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Bible Commentaries

Joseph Benson's Commentary of the Old and New Testaments
Luke 3

 

 

Verse 1-2

Luke 3:1-2. Now in the fifteenth year of Tiberius — Reckoning from the time when Augustus made him his colleague in the empire: Pontius Pilate being governor of Judea — He was made governor in consequence of Archelaus being banished, and his kingdom reduced into a Roman province. See note on Matthew 2:22. And Herod — Namely, Herod Antipas; being tetrarch of Galilee — The dominions of Herod the Great were, after his death, divided into four parts or tetrarchies: this Herod, his son, reigned over that fourth part of his dominions. His brother Philip reigned over another fourth part, namely, the region of Iturea and that of Trachonitis; (that tract of land on the other side Jordan, which had formerly belonged to the tribe of Manasseh;) and Lysanias, (probably descended from a prince of that name, who was some years before governor of that country,) was tetrarch of Abilene, which was a large city of Syria, whose territories reached to Lebanon and Damascus, and contained great numbers of Jews. Annas and Caiaphas being the high- priests — “By the original constitution of the Israelitish state, one only could be high-priest at one time, and the office was for life. But after the nation had fallen under the power of foreigners, great liberties were taken with the sacred office; and high-priests, though still of the pontifical family of Aaron, were put in or out arbitrarily, as suited the humour, the interest, or the political views of their rulers. And though it does not appear that they ever appointed two to officiate jointly in that station, there is some probability that the Romans about this time made the office annual, and that Annas and Caiaphas enjoyed it by turns. See John 11:49; John 18:13; Acts 4:6. If this was the case, which is not unlikely; or if, as some think, the sagan, or deputy, is comprehended under the same title, we cannot justly be surprised that they should be named as colleagues by the evangelist. In any event it may have been usual, through courtesy, to continue to give the title to those who had ever enjoyed that dignity, which, when they had no king, was the greatest in the nation.” — Campbell. Thus the time of the public appearance of John the Baptist, the harbinger of the Messiah, is distinctly marked by Luke; for he tells us the year of the Roman emperor in which it happened, and mentions, not only the governor or procurator of Judea, and the high-priest who then officiated, but several contemporary princes who reigned in the neighbouring kingdoms. By his care, in this particular, he has fixed exactly the era of the commencement of the gospel. The word of God came unto John — John, the son of Zacharias and forerunner of Jesus, was a priest by descent, and a prophet by office, (Luke 1:76.) He was surnamed the Baptist, from his baptizing his disciples; (see note on Matthew 3:1;) and was foretold anciently under the name of Elijah, because he was to come in the spirit and power of that prophet. From his infancy he dwelt in the wilderness, or hill-country, with his father, till the word of God, by prophetic inspiration, or, as some think, by an audible voice from heaven, such as the prophets of old heard, and which he knew to be God’s by the majesty thereof, came to him — Called him forth to enter upon the work to which he was destined before he was conceived in the womb, namely, to prepare the Jews for the reception of the Messiah.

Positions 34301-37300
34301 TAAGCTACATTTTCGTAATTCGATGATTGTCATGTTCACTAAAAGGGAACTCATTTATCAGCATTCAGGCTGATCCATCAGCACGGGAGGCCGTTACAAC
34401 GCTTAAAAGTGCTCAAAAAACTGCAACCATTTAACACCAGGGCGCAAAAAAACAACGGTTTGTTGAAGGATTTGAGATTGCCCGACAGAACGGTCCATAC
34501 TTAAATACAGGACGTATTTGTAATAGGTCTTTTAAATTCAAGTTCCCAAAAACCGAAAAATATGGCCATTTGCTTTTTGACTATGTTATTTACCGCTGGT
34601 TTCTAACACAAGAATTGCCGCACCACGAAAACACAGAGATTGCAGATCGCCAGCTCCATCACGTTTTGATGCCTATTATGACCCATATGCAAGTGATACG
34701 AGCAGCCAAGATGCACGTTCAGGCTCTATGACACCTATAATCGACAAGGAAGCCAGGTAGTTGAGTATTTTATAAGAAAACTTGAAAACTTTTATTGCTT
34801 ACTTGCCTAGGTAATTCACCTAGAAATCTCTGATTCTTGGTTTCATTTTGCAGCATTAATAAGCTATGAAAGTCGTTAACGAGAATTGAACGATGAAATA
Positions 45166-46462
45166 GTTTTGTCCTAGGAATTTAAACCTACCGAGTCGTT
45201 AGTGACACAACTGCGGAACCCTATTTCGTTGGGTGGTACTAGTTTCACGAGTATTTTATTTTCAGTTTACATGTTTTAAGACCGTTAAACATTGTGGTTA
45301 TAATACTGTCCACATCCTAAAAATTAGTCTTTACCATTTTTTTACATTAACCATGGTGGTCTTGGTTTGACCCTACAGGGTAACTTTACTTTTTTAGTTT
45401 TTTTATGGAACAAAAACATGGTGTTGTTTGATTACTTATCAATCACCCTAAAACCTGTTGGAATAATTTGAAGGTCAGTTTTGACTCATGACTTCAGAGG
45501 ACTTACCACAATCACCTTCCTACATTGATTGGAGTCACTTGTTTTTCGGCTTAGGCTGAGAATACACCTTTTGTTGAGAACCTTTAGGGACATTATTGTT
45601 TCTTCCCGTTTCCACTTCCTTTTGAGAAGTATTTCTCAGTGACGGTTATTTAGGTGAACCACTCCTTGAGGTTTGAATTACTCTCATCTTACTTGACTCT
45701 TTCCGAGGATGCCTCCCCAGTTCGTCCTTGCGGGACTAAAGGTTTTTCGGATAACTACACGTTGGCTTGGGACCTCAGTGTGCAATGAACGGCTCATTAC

Verses 3-6